When I’m outside—listening to birds, a river running, wind blowing through trees, or especially the sound of rain—I feel calm. I’ve sought and found some of the landscapes in the city that either drown out or obscure city noises. When I visit the shoreline, the sound of the water is soothing and often masks the general noise of traffic and other racket. The inner areas of forested parks are often quiet because trees filter out a lot of sound, and fewer people venture deep into the woods. I’ve also adapted to avoid noise by visiting parks during early hours of the morning or during the weekdays when there are fewer people about.
I’m also learning that people on the spectrum are often good at understanding and recognizing patterns and can excel at processing information visually—both of which are excellent traits for a naturalist, which is what I am. I don’t know if these traits led me to a lifelong fascination with nature, or if I excelled at being a naturalist because of these traits, but it’s worked out well for me. From a young age, I was proficient at bird identification—a result of simply browsing through my field guide. As I began to observe birds in the wild as a child, I quickly learned to recognize their forms, behavior, flight patterns, and preferred habitats.
Processing visual information and recognizing patterns also helps me to see connections in nature, such as learning what habitats plants prefer, where certain slime molds may be found, or where to look for specific species of birds in the forest layers. And it helps me solve puzzles by reading the landscape like a detective.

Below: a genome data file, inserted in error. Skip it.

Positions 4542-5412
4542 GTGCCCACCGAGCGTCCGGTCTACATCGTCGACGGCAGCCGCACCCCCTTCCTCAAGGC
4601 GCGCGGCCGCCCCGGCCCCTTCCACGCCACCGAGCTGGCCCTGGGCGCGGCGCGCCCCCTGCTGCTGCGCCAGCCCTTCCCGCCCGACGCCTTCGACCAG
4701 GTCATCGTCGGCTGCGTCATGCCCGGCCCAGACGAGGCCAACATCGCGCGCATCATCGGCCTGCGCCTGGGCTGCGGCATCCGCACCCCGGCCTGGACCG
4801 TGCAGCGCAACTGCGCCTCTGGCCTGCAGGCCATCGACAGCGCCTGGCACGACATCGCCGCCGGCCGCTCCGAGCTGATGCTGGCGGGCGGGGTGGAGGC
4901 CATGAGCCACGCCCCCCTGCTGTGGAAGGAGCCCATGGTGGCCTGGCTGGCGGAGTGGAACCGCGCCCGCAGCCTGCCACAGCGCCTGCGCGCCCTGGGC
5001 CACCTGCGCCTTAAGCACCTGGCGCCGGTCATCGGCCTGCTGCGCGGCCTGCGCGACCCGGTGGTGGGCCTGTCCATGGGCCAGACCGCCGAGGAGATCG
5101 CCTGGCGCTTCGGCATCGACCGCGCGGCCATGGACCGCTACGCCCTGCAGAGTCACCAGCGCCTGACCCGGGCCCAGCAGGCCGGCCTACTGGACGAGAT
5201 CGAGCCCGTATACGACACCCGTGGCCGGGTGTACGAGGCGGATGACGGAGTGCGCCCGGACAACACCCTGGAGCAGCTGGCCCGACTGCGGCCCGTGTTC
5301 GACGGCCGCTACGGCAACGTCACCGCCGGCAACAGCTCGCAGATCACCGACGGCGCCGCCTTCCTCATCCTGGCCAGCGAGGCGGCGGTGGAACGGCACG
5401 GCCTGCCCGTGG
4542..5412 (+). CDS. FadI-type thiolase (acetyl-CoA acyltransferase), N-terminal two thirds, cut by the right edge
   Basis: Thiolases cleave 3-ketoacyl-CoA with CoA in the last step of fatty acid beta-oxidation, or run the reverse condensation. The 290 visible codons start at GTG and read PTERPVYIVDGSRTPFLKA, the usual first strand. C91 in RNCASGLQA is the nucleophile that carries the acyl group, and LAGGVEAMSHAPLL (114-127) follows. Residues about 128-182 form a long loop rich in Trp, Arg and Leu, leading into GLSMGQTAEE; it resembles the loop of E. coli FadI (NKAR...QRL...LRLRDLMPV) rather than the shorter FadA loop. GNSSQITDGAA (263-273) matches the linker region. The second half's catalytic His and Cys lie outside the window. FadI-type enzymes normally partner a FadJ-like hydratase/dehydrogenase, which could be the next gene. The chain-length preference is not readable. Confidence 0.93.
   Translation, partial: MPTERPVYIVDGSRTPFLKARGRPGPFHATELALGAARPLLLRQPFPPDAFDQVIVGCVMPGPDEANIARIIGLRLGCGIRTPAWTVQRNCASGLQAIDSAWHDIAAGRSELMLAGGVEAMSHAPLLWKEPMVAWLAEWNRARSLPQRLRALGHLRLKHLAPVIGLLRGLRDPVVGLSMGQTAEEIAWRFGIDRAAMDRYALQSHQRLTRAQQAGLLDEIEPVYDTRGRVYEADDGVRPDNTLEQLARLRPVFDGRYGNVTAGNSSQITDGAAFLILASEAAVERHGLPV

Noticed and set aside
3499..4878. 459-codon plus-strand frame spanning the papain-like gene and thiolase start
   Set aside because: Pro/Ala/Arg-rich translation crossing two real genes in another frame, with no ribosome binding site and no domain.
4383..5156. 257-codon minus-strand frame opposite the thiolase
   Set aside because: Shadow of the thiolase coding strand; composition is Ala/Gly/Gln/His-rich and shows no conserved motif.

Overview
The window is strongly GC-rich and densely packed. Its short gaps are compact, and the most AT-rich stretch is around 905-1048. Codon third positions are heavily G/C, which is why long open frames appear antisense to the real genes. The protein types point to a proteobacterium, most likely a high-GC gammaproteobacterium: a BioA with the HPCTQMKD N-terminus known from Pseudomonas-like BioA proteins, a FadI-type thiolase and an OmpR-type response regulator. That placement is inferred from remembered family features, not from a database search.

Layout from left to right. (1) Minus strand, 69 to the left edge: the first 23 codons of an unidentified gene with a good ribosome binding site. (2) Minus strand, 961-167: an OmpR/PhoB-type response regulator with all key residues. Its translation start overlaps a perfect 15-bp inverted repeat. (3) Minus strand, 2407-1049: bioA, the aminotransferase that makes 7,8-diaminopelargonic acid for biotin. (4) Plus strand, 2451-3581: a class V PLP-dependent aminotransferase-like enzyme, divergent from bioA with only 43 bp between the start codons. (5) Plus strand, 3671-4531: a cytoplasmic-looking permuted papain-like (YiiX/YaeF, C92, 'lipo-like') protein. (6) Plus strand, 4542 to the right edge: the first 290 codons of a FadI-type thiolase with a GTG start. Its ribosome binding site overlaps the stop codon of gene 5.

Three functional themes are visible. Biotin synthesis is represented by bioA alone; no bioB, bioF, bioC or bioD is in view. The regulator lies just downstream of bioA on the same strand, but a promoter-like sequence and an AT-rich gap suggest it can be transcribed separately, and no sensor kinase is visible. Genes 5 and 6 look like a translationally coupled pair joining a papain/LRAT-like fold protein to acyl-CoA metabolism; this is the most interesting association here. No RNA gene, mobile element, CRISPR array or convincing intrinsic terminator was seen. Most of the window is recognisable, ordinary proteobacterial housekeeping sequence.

The natural world is full of patterns because everything is connected. As I walk through the forest not only am I listening to the birds singing, but I’m processing all the puzzle pieces, from the weather to the arrival of migrating birds, the leafing out of the trees, and the sudden appearance of midges.
When I began writing about natural history, I did so because I loved learning about all the different parts of nature and wanted to share these experiences with everyone. Or so I thought. Now I think it was yet another coping technique aimed at keeping my mind focused. Studying nature, writing about it, and escaping to parks when things get rough—I have molded my life around my interactions with the natural world.
While I continue mentally tugging at the threads of my past to see how they’re connected by my autism, I now feel able to begin reinventing my web, spinning the threads from the center out, into a shape that suits me. Instead of entrapping me, my autism allows me to see this world—to experience its details and patterns and often overlooked wonder—making my life into a web of possibility.